Today is World Diabetes Day, created to stand out as a beacon calling attention to diabetes across the globe.
As we wrote at the start of November, we believe that these efforts, especially National Diabetes Awareness Month, are needed now more than ever -- given all the misinformation circling among the general public and the huge uncertainty surrounding health policy these days.
There is quite a bit happening this year for World Diabetes Day Nov. 14, topped by:
- Annual #WDDchat17 Twitter chat taking place all day today, hosted by active members of the Diabetes Online Community (DOC) from across the globe
- "Bluewashing," i.e. monuments being lit up in blue, PWDs (people with diabetes) wearing this color and changing their social media profiles to Blue Circles
- Numerous advocacy and fundraising campaigns launched in conjunction with World Diabetes Day
Of course, all of it comes on the day marking the birthday of insulin co-discoverer Dr. Frederick Banting, who would be 126 years old if here were still alive today. World Diabetes Day has been around since 1991, thanks to the International Diabetes Federation, but this World Diabetes Day 2017 happens to be particularly noteworthy, as it also marks the 10-year anniversary since the United Nations recognized it with an official resolution -- helping to raise the public profile on this awareness day.
Here are some Banting-specific items we are aware of for this WDD 2017. If you know of anything not mentioned, please let us know in the comments below!
Banting House Historic Site
Remember hearing of the Banting House in London, Ontario, where Dr. Banting once lived, and actually conceived the idea of insulin on that fateful Halloween night in 1920? I had the pleasure of visiting that historic site earlier this year, and was fascinated by all the collectables and tributes, inside and out.
Now for World Diabetes Day, there are special activities on tap.
Curator Grant Maltman tells us the Banting House is commemorating the 10th anniversary of the UN-recognized World Diabetes Day with an evening reception scheduled from 6:30-8:30pm ET that is free and open to the public.
Some of the evening's activities will include:
- reading of a special letter from the Secretary General of the United Nations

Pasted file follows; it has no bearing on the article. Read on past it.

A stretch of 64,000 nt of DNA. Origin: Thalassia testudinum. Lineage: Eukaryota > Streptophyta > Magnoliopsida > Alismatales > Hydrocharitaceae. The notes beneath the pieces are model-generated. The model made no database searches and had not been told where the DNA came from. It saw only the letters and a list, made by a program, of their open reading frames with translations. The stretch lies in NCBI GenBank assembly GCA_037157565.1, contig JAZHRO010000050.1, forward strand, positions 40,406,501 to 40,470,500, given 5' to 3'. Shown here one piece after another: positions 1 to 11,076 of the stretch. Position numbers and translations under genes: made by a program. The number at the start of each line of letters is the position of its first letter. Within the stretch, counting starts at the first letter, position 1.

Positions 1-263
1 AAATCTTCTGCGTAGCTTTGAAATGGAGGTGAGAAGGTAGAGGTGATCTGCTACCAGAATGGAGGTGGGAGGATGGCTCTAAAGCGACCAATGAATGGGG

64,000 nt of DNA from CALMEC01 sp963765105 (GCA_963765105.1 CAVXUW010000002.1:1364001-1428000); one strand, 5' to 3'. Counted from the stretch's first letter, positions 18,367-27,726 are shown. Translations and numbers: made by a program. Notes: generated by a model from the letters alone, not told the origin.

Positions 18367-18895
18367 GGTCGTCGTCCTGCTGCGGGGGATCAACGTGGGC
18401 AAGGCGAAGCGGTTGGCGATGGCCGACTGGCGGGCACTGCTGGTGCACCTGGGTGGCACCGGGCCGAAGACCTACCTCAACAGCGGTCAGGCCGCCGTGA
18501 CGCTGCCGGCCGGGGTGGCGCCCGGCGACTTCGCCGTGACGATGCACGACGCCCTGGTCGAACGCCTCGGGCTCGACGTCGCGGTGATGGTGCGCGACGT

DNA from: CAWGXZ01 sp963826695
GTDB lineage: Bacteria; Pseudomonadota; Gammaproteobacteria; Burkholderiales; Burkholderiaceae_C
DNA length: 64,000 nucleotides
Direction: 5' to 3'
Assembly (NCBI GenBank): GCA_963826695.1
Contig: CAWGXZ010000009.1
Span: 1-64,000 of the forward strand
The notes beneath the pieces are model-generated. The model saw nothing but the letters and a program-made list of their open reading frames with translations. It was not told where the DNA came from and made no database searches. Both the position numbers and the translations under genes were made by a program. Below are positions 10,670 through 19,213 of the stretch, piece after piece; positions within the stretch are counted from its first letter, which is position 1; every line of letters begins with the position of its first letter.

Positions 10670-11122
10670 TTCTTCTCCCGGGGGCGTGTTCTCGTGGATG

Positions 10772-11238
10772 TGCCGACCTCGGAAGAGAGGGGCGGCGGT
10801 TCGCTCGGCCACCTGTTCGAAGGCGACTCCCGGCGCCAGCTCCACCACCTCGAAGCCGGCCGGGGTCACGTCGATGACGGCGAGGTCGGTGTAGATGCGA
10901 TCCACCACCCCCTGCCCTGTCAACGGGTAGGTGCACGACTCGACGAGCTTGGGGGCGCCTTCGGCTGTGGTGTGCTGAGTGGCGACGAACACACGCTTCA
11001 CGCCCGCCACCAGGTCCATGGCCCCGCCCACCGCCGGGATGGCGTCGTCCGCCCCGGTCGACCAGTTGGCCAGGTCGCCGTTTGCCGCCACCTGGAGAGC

- lighting of Sir Frederick's Statue as part of the global Blue Monument Challenge
- reading of international "Dear Dr. Banting" letters that have been left at the museum by various visitors over the years
- unveiling of the newly installed commemorative bricks in the Global Garden
- announcement of the Diabetes Canada national donor recognition program
- opening of our newest exhibit "Canadian to the Core: Banting's Canada" in the Frances Ruth Lawson gallery
- a Banting House collection of gently-used clothing for its clothesline program, which supports the nonprofit org Diabetes Canada
Sounds pretty cool!
Their Facebook page is being updated throughout November, so look for more news posted there during and after World Diabetes Day.
It's worth mentioning that Canada has sealed the importance of insulin discovery on its 100 dollar note, first unveiled in 2011. This bill is made of plastic rather than paper, which is the way Canada's now rolling on some of its currency choices. Along with a vial of old-school 20s insulin, the currency note also shows a woman looking into a microscope -- symbolic of Canada's overall contributions in medical research and innovations over time.
And notably last year for the first time ever on Nov. 14, our D-Community's years of advocacy finally paid off when Google created a specific Doodle for World Diabetes Day -- paying tribute to Dr. Banting and the discovery of insulin.
We haven't seen one announced yet for WDD 2017, but hey... fingers crossed!
Banting's Ghost Project
Several months ago, we wrote about a new photo documentary project called Banting's Ghost. It's the brainchild of Stephen Richert, a fellow type 1 who has a passion for photo-journalism as well as adventures such as rock climbing. This East Coast D-peep is married with a young child and has recently gone back to school for Nursing, but that hasn't stopped him from setting out on an advocacy project focused on insulin affordability and access.